Ambassador Chris Lu
United States Representative for United Nations Management and Reform
New York, New York
June 7, 2022
Thank you, Mr. Chairman.
I am pleased to deliver this statement on behalf of Belgium, Germany and my own country, the United States of America. We join the Executive Board in supporting the endorsement of UNFPA’s Country Program Document (CPD) for Syria.
First, we thank the UN leadership and UNFPA colleagues for their efforts to address some of our concerns regarding the Syria Strategic Framework and the CPD.
We reaffirm that we do not support the 2022-2024 UN Strategic Framework for Syria. It is fundamentally flawed and has the potential to undermine the effectiveness of national United Nations programs designed to help alleviate the suffering of the Syrian people. The document is cut off from reality. It ignores the fact that conflict, especially the Assad regime’s brutal war against its own people, is the main cause of the suffering of Syrians today. This framework jeopardizes the credibility of the United Nations.
There is a well-documented history of the Assad regime manipulating aid for corrupt purposes, and also diverting aid to favored communities. In response to this, Member States worked closely with the UN to establish its own “Parameters and Principles for Humanitarian Assistance in Syria”. These “Parameters and Principles” remain paramount but, unfortunately, they are only referenced indirectly in the Framework. We are among the largest donors to the humanitarian response in Syria, and it is essential that our taxpayers’ money is safeguarded.
This framework will not change our policy regarding aid to Syria, including our opposition to regime-led reconstruction in the absence of a political solution, in accordance with UNSCR 2254. We will not fund UN programs that engage in reconstruction; we will demand that the UN respect its “parameters and principles”; and we will redouble our efforts to promote the accountability of those who commit atrocities in Syria.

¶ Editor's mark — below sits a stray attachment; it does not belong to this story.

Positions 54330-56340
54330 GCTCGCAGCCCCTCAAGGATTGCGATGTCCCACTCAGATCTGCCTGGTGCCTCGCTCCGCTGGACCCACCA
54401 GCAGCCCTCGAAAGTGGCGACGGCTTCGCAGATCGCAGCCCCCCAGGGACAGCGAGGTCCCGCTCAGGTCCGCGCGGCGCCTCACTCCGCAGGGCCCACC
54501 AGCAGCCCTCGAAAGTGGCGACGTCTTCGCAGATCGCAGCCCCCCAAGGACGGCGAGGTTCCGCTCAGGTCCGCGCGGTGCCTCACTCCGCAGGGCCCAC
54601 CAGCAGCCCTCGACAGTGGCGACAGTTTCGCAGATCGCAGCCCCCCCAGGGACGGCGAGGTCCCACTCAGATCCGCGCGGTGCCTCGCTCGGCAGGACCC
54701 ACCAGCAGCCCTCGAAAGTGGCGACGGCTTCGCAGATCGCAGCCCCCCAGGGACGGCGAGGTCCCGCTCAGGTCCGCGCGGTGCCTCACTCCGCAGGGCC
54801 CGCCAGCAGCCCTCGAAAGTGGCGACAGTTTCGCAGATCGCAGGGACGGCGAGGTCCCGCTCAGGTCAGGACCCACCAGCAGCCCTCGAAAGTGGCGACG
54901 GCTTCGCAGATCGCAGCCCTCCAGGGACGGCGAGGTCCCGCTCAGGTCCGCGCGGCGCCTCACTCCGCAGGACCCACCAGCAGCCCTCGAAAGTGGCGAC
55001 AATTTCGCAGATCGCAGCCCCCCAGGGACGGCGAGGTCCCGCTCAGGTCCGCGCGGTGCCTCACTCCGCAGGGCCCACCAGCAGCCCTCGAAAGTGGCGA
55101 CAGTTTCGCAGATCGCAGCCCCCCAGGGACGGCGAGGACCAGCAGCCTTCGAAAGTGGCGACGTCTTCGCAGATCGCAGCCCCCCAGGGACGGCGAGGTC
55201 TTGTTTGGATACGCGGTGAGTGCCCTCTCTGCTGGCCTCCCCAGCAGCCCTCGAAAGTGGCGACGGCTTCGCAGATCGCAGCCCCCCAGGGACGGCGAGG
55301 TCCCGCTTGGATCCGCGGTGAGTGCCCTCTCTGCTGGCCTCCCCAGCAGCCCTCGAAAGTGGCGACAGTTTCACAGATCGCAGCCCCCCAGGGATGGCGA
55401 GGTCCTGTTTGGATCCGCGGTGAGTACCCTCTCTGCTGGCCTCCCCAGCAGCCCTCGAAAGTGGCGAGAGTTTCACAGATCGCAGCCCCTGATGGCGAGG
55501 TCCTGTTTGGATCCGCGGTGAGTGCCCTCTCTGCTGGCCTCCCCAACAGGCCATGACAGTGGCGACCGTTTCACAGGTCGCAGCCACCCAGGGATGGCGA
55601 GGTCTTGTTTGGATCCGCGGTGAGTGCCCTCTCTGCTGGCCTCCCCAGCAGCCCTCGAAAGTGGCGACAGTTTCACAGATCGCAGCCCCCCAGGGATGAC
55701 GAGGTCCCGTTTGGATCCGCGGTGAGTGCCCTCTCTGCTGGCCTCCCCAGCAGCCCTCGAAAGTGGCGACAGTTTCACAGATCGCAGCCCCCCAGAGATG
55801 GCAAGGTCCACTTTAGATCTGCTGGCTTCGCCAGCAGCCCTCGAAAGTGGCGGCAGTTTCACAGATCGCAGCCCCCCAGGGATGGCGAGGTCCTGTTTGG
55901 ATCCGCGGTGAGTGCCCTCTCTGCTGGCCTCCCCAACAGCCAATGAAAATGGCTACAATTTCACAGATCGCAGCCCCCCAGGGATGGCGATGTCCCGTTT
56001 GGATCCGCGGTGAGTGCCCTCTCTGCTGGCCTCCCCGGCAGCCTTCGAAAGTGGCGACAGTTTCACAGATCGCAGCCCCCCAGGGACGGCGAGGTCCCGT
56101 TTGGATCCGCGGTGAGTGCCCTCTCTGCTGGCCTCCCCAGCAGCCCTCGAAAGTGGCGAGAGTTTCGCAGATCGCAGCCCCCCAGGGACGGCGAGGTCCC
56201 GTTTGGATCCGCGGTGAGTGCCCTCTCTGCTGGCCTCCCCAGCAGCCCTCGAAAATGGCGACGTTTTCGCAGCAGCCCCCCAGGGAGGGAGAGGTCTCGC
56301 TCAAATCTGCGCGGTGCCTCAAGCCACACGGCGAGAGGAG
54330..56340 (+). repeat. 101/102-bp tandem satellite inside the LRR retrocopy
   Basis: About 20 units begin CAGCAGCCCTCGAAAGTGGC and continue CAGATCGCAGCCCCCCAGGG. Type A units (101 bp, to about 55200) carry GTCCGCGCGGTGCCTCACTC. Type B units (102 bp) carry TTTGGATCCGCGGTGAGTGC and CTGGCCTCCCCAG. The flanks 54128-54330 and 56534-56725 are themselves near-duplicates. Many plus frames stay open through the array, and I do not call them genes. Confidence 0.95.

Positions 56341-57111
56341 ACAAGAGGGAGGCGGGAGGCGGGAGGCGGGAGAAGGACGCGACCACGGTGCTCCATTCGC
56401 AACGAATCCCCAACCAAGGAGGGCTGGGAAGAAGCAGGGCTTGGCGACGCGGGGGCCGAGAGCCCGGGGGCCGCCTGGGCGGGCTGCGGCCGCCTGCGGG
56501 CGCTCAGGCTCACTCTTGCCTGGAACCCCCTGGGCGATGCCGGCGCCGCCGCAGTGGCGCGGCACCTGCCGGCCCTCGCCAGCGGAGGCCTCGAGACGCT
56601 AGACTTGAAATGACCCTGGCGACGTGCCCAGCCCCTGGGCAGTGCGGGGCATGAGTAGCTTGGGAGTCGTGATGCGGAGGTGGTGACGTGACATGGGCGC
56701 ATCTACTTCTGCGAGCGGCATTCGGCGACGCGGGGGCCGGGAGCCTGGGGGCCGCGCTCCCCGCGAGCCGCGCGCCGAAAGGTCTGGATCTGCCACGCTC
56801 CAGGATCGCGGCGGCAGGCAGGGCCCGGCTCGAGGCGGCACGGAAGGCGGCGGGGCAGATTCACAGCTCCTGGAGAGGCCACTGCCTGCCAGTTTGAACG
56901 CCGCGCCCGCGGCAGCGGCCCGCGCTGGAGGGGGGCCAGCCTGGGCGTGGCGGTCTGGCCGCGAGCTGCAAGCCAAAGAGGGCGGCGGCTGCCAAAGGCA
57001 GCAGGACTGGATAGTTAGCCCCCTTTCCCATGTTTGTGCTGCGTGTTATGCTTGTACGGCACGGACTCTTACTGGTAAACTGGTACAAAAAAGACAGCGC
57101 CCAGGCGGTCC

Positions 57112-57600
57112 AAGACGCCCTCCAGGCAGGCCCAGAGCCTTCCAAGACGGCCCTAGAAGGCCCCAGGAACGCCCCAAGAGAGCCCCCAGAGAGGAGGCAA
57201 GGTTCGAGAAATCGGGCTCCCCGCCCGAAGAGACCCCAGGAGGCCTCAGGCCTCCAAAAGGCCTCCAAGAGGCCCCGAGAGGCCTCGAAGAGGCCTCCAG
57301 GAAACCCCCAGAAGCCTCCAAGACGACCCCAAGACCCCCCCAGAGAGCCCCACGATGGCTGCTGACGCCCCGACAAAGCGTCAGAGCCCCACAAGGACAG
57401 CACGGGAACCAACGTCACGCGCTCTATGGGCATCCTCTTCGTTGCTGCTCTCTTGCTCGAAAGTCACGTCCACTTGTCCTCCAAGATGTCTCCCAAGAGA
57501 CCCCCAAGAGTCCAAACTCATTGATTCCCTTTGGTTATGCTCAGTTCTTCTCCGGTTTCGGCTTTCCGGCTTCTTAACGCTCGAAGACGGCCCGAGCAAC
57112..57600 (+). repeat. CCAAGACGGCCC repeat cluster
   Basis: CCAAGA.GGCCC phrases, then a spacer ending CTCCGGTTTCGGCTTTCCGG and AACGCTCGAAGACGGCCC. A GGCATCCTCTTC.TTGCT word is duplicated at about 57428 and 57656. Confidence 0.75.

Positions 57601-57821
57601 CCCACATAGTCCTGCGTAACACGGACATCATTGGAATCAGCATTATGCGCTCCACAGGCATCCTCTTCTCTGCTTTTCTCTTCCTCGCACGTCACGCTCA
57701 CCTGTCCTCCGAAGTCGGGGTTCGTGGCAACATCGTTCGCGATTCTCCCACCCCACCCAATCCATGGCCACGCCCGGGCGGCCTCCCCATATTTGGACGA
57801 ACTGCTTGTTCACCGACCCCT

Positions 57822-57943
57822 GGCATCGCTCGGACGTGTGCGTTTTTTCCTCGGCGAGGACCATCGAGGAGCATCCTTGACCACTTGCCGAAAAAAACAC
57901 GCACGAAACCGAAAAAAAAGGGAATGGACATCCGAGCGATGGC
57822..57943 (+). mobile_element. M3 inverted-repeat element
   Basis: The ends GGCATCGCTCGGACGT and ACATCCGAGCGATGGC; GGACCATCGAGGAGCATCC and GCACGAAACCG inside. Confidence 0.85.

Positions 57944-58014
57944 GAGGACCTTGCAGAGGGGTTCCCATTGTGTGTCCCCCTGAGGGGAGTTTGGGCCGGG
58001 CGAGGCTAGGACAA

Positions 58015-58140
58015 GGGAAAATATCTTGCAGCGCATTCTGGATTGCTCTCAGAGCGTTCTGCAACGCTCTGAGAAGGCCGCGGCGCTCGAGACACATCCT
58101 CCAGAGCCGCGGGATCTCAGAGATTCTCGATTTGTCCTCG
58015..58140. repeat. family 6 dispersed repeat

On the broader UN Framework:
First, while UN frameworks are based on the principles of national ownership and leadership, this should not come at the expense of UN principles and values. These frameworks should serve as a gold standard and credible basis for the agencies’ national programs.
Second, while UNFPA has made significant improvements to CPDs in response to Member State feedback, similar improvements have not been made in the framework. The resulting lack of alignment between the Framework and the DPCs has the potential to undermine UN development system reform and the relationship between the RCs and the UN Country Team.
Third, while RCs are responsible and accountable for developing cooperation frameworks, frameworks are ultimately the product and responsibility of the entire UN Country Team, and agencies are accountable and responsible for their CPD.
We urge United Nations leaders and funds and programmes:
- Ensure that RCs work closely with the UN Country Team to develop frameworks that enable smooth alignment and endorsement of CPDs.
- To determine whether a one-size-fits-all approach to the Frameworks is in the best interest of UN reform and alignment with the DPCs, and to find creative solutions where the Frameworks risk compromising donor funding and undermining United Nations reform, member states agreements and United Nations principles and values.
In conclusion, we stand ready to engage in deeper dialogue to ensure that the United Nations development system respects its founding principles and responds to the needs of the most vulnerable at a time when we cannot afford any distractions.